Having signed up a little less than a year ago (to nab the super-earlybird rate) I wanted to once again approach this race as a bit of a barometer as to my fitness level going into the spring racing season.  In consultation with my coach it was clear that this was not a target race and that the training plan would have been structured differently had this been something that was intended to be a goal-oriented event - all the same I knew that in my previous two attempts here I had not peaked for this race either, and held some faint hopes in the back of my head that I might once again pleasantly surprise myself.

The real story of this year's Chilly Half was about my friends - from Gillian (who picked up my race kit for me and saved me an extra trip to Burlington), to Stan (somehow I keep running into this guy despite the masses of people - some 3600 strong - who show up on race morning), to lining up with Jack (a fellow Trinity College alum with whom I'd had the pleasure of reconnecting at the 2016 EndurRUN) and Jeremy (my bud from Barrie who seems to PB in just about every race he enters), to finally Steve (a star Black Lungs athlete who hopped off of the sidewalk to pace me for the final kilometre of the race).  These people are the ones who really made an otherwise difficult race memorable, and who helped temper my disappointment with the result.

All in all it was a tough day - with some gusty winds, although the sun was out, the roads were clear and the temperatures manageable (at about -3°C).  The race again featured a couple of Olympians (Reid Coolsaet and Krista DuChene) and all sorts of performance-level club runners (including my friends Josh Bolton, Rob Brouillette and Tanis Bolton), so the field was fast.  It was my impression that a fast field encourages/drafts all participants to run that little bit faster, but maybe that's more in my imagination that in reality.

The short version is that my legs just didn't have any pop on this particular day, and that every time I thought that I was injecting a bit of pace it was effectively no change at all.  The strongest part of my race came as Steve Elliott jumped in to help me over the final km and I was able to pass a few of the runners ahead of me to gut it out for a 1:29:51 finish.  Thank goodness for small mercies, as if I'd clocked 1:30 or more I would definitely have walked away with my head hung low given where I thought that I was in terms of my speed, conditioning and strength.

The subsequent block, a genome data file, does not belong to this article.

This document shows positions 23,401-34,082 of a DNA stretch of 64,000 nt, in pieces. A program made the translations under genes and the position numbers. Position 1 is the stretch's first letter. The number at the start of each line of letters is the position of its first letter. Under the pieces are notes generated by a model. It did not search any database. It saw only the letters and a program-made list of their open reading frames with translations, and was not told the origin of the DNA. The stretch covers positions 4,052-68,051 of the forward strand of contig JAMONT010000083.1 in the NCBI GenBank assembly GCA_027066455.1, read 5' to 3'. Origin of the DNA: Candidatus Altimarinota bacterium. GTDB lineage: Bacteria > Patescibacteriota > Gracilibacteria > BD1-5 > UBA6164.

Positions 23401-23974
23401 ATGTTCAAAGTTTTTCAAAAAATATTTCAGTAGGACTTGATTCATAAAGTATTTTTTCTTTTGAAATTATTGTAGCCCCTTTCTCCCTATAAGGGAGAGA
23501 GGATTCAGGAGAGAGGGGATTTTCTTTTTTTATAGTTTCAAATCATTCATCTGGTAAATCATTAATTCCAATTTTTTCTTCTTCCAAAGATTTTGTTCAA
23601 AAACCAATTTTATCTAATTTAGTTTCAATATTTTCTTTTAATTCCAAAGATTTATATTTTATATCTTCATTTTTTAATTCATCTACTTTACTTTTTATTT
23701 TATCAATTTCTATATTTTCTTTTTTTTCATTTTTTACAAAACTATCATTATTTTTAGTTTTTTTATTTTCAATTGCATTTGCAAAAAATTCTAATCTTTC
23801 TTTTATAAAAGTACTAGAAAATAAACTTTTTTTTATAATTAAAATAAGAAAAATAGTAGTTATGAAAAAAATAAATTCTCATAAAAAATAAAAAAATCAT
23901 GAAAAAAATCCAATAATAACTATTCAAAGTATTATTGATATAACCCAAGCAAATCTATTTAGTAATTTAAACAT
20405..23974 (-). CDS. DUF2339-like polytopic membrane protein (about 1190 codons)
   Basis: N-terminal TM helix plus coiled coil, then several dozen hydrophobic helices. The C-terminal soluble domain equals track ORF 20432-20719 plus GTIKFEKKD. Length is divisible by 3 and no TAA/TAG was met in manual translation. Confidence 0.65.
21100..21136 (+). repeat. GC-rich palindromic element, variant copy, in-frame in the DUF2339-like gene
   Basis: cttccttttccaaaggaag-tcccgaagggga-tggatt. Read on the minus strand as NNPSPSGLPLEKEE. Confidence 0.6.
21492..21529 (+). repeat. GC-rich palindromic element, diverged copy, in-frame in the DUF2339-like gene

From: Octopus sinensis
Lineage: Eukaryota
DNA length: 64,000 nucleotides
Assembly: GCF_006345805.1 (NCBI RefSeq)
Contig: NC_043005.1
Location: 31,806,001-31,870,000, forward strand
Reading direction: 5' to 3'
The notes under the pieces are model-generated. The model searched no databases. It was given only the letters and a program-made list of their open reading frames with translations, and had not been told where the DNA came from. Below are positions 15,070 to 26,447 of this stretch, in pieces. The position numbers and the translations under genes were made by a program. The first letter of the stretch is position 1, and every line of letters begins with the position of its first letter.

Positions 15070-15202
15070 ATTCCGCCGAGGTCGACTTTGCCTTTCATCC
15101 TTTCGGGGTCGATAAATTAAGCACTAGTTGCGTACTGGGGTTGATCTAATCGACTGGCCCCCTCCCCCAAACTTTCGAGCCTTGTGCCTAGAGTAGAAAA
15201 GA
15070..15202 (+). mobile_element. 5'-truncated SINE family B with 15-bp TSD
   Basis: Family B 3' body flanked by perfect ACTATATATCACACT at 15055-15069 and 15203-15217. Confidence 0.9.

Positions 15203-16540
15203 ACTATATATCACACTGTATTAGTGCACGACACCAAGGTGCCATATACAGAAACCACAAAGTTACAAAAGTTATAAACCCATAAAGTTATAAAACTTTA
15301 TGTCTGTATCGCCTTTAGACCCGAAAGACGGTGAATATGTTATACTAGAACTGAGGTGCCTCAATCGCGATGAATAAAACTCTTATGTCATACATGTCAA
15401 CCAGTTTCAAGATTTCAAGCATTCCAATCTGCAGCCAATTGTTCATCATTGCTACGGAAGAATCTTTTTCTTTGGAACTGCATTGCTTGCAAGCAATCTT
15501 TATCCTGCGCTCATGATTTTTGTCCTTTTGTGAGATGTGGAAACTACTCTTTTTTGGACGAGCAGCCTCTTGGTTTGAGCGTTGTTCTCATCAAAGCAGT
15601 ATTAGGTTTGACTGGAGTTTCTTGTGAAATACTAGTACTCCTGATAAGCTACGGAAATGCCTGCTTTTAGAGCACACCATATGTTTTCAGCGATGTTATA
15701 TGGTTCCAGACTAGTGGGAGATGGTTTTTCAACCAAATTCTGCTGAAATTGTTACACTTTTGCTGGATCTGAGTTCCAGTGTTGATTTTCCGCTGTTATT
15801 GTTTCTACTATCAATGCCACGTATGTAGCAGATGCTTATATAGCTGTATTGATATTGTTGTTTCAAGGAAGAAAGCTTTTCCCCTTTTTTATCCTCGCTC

It was still a good day out there for Jeremy (who came across in 1:24:14) and my friends Peter (who managed a PB in 1:26:46) and Gillian (a PB as well!), so I'm happy to celebrate their great achievements!  For my part I'll put my focus back onto executing my coach's training plan for my sub-3 marathon attempt in Mississauga.  And we'll see what happens when I step up to the start line again in the Hamilton region for the 2018 edition of the Around The Bay 30k in three weeks' time ...

Key race gear used:
#nononsense #runSwedish #fuelsimply #TeamTap #werunthistown #RunNinjas


28 February 2018

If I can make it there. I'll make it anywhere ... ♪ ♫ ♩ ♬ ♭ ♮ ♯

Well, it looks like I'll be Big Apple-bound this fall ...

During the week leading up to the 2018 Chilly Half-Marathon I found out that my finishing time at the same race last year has qualified me for a guaranteed entry into the 2018 TCS New York City Marathon.

I'm amped to be able to not only visit NYC for the first time ever, but to also check off another one of the Abbott World Marathon Majors.  Time to hit up some family and friends for help to make this trip happen!

31 January 2018

"S" Marks The Spot - Again!

Timing is such a funny thing.

At the end of last year I made the difficult but satisfying decision to not renew my contract as an athlete ambassador for Skechers Performance Canada.  It was my hope that in doing so that would provide an opportunity for someone else to take my spot on the squad and experience the joy and amazing support that comes with being sponsored by (in my humble opinion) one of the very best running brands on the planet.

It also left me to be a 'free agent' of sorts for the first time in over four years.

I'll be honest and say that there was a part of me that was eager and excited to try out different brands of running shoes again ... for instance, I'd heard that Hoka One One was starting to build their shoes on a wider last (the narrow fit had been a deal-breaker for every pair of Hokas I'd ever tried on), and that Swiss manufacturer ON puts out a pretty sweet product.  I was also eager to perhaps try out a running shoe designed and assembled in the land of the Kalenjin, Kenya's own Enda Iten.

And then there was the fateful evening where my wife and I were Christmas shopping at our local Winners store.